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Acknowledge the peaceful majority

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The recent Fort Hood shooting raises the question we as a country face every time an attack, of any magnitude, takes place domestically, what was the motive of the attacker?

Instant analysis spews out of every cable news network about the alleged shooter, Nidal Malik Hasan, and almost always his religious beliefs were and still are inextricably linked to his motives.

Some commentators spoke out about President Obama being at fault for not interceding when Hasan’s conversations to an imam, who has alleged connections with Al Qaeda, were known inside the government, but Obama did not want to act because he did not want to seem like an “Islamophobe.”

People went on to proclaim that it only took 10 months for the first ‘terrorist’ attack to happen on President Obama’s watch.

But what constitutes a terrorist attack?

In our post 9/11 society what does it take for somebody’s actions to be considered terrorism?

Is the line crossed when somebody speaks to an authority within their religion that maybe has ties with Al Qaeda?

It should have been expected that the moment the attack was reported people would jump to the possibility of terrorism and accelerate prejudices that are already used needlessly.

Unfortunately, because of Hasan’s Muslim faith, those suspicions escalated for many in the main stream media.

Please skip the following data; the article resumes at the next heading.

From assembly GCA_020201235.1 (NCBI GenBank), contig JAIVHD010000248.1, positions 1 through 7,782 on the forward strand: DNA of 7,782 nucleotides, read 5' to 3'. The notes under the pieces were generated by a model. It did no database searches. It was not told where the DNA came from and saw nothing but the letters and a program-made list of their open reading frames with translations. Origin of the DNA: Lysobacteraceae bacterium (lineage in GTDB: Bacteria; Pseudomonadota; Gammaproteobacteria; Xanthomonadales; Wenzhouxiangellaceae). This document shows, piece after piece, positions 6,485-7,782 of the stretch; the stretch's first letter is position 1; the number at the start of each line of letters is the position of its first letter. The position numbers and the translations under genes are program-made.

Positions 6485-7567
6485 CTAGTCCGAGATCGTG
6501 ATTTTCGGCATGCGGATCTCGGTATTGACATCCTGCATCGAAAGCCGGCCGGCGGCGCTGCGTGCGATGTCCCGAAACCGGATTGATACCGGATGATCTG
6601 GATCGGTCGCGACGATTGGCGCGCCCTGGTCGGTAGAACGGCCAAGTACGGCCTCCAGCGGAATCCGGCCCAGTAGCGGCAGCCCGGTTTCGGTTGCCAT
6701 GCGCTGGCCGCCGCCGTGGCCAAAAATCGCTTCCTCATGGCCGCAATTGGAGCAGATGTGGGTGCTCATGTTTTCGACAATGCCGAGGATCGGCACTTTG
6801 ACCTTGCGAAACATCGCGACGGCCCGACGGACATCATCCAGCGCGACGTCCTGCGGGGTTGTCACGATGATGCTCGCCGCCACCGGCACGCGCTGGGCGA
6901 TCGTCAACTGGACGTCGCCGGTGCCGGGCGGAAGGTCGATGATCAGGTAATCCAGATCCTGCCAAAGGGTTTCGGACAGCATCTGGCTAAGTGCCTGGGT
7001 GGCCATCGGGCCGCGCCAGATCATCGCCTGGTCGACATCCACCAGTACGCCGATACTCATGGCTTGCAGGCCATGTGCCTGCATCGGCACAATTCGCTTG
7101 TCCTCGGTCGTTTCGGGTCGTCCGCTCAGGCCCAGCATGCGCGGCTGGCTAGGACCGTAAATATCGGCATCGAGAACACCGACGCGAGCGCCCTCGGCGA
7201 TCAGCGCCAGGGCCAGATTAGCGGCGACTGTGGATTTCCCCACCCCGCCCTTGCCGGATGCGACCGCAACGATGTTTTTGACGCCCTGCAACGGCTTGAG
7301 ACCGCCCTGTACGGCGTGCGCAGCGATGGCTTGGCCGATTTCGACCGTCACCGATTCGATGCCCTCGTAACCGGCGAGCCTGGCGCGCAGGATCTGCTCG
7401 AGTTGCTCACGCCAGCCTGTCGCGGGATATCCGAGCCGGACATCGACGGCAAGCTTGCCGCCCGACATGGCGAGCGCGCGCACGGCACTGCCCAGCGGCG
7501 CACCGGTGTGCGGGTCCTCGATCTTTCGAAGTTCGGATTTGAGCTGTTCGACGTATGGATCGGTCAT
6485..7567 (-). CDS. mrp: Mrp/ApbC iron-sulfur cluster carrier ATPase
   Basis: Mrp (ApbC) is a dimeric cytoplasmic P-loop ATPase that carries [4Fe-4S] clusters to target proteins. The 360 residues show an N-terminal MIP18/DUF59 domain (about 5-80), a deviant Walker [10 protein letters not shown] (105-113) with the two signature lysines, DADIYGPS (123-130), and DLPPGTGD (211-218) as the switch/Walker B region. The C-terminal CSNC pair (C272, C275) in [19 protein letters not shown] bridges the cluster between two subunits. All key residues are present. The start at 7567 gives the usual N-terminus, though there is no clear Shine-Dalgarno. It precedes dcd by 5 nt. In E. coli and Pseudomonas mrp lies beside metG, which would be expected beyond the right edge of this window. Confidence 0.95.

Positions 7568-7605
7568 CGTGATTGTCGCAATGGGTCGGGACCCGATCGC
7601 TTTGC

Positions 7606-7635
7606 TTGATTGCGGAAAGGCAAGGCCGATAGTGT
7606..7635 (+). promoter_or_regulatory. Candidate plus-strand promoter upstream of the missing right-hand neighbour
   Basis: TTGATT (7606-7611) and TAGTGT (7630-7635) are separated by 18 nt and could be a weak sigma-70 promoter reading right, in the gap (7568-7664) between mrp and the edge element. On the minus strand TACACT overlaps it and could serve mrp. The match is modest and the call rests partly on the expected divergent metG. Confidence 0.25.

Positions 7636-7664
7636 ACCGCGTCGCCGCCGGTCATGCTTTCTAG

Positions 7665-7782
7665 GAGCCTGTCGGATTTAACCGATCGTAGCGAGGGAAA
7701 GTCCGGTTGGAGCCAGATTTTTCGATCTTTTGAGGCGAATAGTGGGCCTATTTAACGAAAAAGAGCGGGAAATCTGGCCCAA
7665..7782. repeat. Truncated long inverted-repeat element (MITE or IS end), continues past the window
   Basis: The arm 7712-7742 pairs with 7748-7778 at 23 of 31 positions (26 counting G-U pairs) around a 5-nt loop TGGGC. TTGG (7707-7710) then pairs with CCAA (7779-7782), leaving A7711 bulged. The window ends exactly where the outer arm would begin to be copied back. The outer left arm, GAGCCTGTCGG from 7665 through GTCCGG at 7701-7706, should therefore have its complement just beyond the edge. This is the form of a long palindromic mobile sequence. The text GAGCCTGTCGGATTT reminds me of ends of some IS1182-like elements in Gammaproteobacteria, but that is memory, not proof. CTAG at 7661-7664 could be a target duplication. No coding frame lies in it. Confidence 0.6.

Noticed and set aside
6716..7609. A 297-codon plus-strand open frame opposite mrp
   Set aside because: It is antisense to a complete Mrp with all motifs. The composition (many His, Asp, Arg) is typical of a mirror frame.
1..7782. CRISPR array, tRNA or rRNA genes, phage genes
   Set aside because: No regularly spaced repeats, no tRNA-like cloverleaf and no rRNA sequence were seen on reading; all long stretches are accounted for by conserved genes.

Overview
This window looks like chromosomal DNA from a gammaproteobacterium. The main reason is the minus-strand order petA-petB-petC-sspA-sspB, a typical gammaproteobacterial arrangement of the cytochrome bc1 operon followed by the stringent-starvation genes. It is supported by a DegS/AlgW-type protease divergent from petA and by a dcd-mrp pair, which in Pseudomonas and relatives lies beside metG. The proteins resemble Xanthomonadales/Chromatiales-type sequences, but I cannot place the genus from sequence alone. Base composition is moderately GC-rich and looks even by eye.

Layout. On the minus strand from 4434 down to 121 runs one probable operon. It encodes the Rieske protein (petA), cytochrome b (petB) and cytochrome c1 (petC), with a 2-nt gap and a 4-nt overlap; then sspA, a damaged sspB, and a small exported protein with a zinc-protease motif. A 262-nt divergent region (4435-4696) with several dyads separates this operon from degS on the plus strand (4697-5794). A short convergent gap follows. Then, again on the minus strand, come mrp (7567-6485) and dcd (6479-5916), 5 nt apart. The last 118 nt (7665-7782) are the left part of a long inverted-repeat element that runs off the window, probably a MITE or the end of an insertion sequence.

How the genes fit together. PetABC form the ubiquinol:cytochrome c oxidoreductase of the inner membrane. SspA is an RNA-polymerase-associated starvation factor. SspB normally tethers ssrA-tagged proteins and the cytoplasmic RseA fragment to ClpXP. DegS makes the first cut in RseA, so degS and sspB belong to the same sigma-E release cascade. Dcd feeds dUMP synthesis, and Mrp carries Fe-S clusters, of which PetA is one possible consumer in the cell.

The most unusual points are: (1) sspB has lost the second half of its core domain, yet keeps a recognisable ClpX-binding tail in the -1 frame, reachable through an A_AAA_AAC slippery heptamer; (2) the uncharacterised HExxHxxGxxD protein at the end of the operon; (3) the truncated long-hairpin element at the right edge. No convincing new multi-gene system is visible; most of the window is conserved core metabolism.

The horrific events of 9/11 have left many in this country with an unfair perception of the Muslim community.

The extremism that consumes 5 percent of the religion is dominating the stigma attached to their belief system.

Would Hasan be under this type of microscope if he were a devout Christian?

If he claimed he acted on behalf of the Holy Bible and died for Jesus?

Hasan’s motifs might have been religion based, however it is just as well known that he showed immense dissatisfaction with his upcoming departure to Iraq.

What seems to be lacking in the national conversation is the fact we are engaged in two wars in the Middle East.

Certain Muslim sects are unhappy with our occupation and use it as fuel to excite extremist recruitment.

The root of the problem might not lie within a set of beliefs shared by few in the Muslim community, it might lie in the fact we are involved in wars that are unpopular in the Middle East.

Our country has strived to keep the church and government separate, giving the people freedom to worship whatever they are inclined to, but it seems we have garnered a narrow-minded approach since 9/11.

Events like this should not lead people to jump to conclusions.

Just as the most extreme case is taken into account, an independent incident executed by somebody clearly
sick should be considered as well.

Let us not try to fill the 24-hour news cycle with speculation and prejudices.

Let’s accuse the man of the crime and not the religion.

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